You step into the hotel lobby (yes, the pop music is playing there, too) and make your way to the checkin desk, passing by the hotel bar. Maybe you'll drop in later for a good local beer! Quickly you scan the taps: Bud, Bud Light, Coors, Coors Light... no luck there. As the perky young gal at the desk hands you your key, you ask, "Where can I get some good local chow?" "Well, there's a Denny's next door," she answers cheerfully, "and an Applebee's just across the highway. I like Applebee's, 'cause you know what you're gonna get - it's always the same!"
This scourge of sameness has somehow permeated nearly every part of our landscape and every aspect of our culture. And it isn't just here at home. Thanks to globalization, multinational corporate behemoths now bring us Kraft cheese in France, Coca-Cola in Chad, McDonald's in Moscow and Starbucks in Beijing's Forbidden City. Where America's jazz once fired the imagination of the world, now her bland, pitch-corrected pop has stultified the cultures of other nations, driving out their indigenous music like an invasive species. In cafés from Kowloon to Cameroon, I've had to endure the same stuff that I would in my local New Jersey bar. What's disturbing is the tyranny of it, the ubiquity. We are not allowed to escape it - it is required listening wherever we go.
The forces of sameness are at work in education, too, where the push is toward ever more standardization, and away from innovation in teaching. Even the world of jazz, supposed bastion of unfettered imagination, is susceptible (theme-solos-theme formats, formulaic endings, the dreaded "everybody wear all black"). And thanks to deregulation and corporate greed, jazz has virtually disappeared from radio along with almost anything that isn't pop or talk. Radio stations once had live orchestras; now many of them don't even have local DJs, as programming is prerecorded from a prescribed playlist and piped in from corporate headquarters. This t rend began in the '90s with test marketing: test groups determine playability based on just 10 seconds of music. Playlists shrink, songwriters start "writing to the test" and sameness wins the day. Today, any sort of DJ autonomy has vanished from most radio, as corporations decide what gets played. There's big money in sameness!
What about the internet? There's been much to be thankful for, with independent musicians finally out from under the yoke of record labels and distributors who decide which music is worthy of release. But I see an ominous new trend coming: subscription services, which many say will soon replace downloads. For a monthly fee, listeners can access an entire library of music... but only whatever music the company chooses to provide. Even more unsettling are the new "acoustic personalization" services, which provide listeners with music matching the acoustical profile of whatever they listened to last - a virtual recipe for sameness! How would someone listening to Coltrane discover, say, Art Tatum by such a method, let alone Bartók's string quartets? The joy of discovering new sounds will be forever lost if we start allowing our listening choices to be made by a computer program whose sole criterion is that the next piece must sound the same, or nearly the same, as the last.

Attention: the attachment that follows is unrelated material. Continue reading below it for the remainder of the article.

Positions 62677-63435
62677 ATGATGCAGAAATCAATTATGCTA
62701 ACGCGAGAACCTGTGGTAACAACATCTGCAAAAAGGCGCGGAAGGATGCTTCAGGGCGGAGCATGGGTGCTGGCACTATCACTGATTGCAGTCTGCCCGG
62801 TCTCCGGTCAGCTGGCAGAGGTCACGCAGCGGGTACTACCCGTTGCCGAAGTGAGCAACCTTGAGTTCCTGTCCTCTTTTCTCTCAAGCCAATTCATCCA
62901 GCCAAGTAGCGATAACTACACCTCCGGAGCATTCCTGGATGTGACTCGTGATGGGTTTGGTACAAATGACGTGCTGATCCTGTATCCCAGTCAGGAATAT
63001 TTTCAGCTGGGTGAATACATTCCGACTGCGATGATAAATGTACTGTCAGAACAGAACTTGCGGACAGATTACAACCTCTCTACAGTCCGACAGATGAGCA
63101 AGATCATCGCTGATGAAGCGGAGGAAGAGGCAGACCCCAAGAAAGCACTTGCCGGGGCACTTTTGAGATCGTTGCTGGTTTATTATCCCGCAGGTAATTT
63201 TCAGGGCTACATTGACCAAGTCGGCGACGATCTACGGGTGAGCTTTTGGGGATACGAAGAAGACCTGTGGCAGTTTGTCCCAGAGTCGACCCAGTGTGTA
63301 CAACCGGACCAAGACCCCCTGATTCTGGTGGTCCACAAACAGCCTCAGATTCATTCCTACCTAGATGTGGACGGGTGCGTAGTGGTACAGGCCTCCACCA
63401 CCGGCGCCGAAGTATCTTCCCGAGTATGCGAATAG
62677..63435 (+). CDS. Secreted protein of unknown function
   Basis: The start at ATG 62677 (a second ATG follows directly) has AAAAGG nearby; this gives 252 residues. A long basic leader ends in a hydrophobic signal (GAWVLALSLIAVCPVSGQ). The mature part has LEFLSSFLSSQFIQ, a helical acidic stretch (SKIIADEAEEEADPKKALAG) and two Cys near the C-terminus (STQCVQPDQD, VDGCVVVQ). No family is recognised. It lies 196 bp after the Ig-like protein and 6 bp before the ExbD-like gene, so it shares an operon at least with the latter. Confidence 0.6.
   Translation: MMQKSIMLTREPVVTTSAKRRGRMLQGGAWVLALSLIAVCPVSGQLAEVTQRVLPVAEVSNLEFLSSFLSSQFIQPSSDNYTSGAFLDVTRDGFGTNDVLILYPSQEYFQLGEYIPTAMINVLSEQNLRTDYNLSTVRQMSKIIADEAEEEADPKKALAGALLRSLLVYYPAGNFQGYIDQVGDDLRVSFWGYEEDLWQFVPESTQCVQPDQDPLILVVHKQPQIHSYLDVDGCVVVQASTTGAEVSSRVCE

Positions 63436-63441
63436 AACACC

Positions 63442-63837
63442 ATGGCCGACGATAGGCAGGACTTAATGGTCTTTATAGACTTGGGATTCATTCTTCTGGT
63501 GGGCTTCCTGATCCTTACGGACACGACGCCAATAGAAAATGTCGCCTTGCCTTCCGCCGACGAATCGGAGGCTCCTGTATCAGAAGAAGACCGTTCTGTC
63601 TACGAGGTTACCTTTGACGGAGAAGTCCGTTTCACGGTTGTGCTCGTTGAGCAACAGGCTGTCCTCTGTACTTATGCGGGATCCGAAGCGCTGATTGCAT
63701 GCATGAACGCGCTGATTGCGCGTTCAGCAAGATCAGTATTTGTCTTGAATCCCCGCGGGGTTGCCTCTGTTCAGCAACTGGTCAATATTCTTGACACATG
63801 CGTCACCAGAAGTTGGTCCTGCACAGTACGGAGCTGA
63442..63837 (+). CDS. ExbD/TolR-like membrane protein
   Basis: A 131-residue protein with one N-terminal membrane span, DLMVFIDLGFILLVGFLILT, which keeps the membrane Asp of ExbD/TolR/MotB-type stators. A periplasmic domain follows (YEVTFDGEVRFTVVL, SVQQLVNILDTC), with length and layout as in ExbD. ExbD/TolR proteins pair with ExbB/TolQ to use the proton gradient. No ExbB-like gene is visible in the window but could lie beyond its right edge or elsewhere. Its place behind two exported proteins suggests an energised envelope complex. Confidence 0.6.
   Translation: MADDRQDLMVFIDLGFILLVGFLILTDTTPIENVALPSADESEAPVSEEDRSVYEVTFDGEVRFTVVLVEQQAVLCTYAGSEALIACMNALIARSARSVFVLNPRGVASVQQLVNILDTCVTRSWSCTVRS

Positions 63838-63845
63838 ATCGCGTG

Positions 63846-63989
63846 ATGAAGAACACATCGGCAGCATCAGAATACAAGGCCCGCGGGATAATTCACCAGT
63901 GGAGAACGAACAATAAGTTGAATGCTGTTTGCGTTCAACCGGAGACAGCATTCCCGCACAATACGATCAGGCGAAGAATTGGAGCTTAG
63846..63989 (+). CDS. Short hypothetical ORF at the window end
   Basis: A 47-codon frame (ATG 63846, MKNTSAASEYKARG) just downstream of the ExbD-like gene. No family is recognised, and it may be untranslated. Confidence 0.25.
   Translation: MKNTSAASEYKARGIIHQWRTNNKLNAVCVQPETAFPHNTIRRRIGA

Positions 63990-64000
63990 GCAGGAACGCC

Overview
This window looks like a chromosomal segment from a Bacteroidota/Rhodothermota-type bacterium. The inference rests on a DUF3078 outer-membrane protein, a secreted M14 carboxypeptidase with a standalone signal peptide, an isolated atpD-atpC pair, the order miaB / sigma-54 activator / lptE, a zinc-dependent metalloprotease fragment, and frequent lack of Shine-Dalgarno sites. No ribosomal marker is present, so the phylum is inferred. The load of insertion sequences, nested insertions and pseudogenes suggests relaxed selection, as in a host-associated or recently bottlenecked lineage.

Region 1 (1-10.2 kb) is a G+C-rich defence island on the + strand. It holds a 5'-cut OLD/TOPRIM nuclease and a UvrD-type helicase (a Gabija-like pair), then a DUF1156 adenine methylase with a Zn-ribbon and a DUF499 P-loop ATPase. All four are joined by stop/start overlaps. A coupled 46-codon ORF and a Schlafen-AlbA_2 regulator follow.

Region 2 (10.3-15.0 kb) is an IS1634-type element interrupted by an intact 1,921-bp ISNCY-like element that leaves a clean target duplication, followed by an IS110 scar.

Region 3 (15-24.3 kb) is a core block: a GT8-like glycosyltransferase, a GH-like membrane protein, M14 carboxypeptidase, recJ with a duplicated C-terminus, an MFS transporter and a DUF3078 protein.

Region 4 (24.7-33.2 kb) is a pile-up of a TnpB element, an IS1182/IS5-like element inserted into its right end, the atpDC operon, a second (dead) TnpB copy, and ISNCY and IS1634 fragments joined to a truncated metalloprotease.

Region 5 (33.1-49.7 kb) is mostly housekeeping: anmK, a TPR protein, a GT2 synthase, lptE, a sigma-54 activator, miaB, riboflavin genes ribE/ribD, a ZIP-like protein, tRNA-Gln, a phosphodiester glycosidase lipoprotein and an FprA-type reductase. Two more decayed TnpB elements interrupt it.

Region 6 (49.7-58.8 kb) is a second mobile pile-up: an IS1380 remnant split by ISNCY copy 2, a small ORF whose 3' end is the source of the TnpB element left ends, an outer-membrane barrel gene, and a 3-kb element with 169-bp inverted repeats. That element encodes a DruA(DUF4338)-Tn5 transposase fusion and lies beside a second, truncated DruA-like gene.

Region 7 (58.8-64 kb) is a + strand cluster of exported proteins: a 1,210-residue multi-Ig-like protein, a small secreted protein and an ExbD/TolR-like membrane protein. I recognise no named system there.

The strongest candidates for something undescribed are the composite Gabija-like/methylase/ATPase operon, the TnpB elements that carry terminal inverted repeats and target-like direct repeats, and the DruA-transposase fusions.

Why does uniformity have such a hold over us? Why do humans, those most creative of animals (in America, that most creative of nations), seem so eager to prostrate themselves before the altar of sameness? I have a theory: perhaps, like brute physical strength, creativity is becoming less critical for day-to-day survival. Where early humans had to use brawn and brains to find a way to stay alive, now most (in the developed world, at least) can simply pick up a pizza or buy groceries. Could we be in danger of losing our creative edge?
Certain species of birds have, through the centuries, lost the ability to fly. Consider the ostrich: does not such a flightless bird seem somehow less a bird, absent such a distinguishing characteristic? And would not a diminishment of our own creative powers make us, in some immeasurable but crucial way, less human?
If there is an answer to this dilemma, at least for musicians, perhaps it cannot be stated more simply or more passionately than what Mr. Anthony Braxton said to me years ago: "We have to keep playing music like our life depends on it - which it does!" He was speaking, of course, of creative, far-reaching music, music that elevates the imagination and transforms the listener. We musicians are often told that we must "give the audience what it wants"... but an audience can only want what it already knows. I believe that part of an artist's job is to find that which the audience never knew it wanted, that which it was not even equipped to imagine. This way, the music is allowed to evolve and grow, and perhaps take us humans along with it. Indeed, creativity - and creative music in particular - may be the most powerful weapon we have against the creeping tide of sameness and uniformity. Let us wield it often, and well. 

Friday, December 17, 2010

Tin Pan Alley Revisited: Spike Wilner/ Ned Goold Duo at Smalls

Spike Wilner
Now that my teaching semester at the University of Manitoba in Winnipeg is on holiday break, I'm spending the rest of December in New York. Unfortunately, it seems to be just as cold in the Big Apple as it is up north in the ....what's a nickname for Winnipeg? Big.....Ice Cube? I dunno...... Anyway, It seems worse in New York at times more because we don't rely on our cars here, we walk to the subway. We're staying on the Upper East Side near York Avenue, which is a good twenty minutes to any subway. Nevertheless, I braved the windy cold last night to hear some warm jazz at Small's, my favorite club in NYC.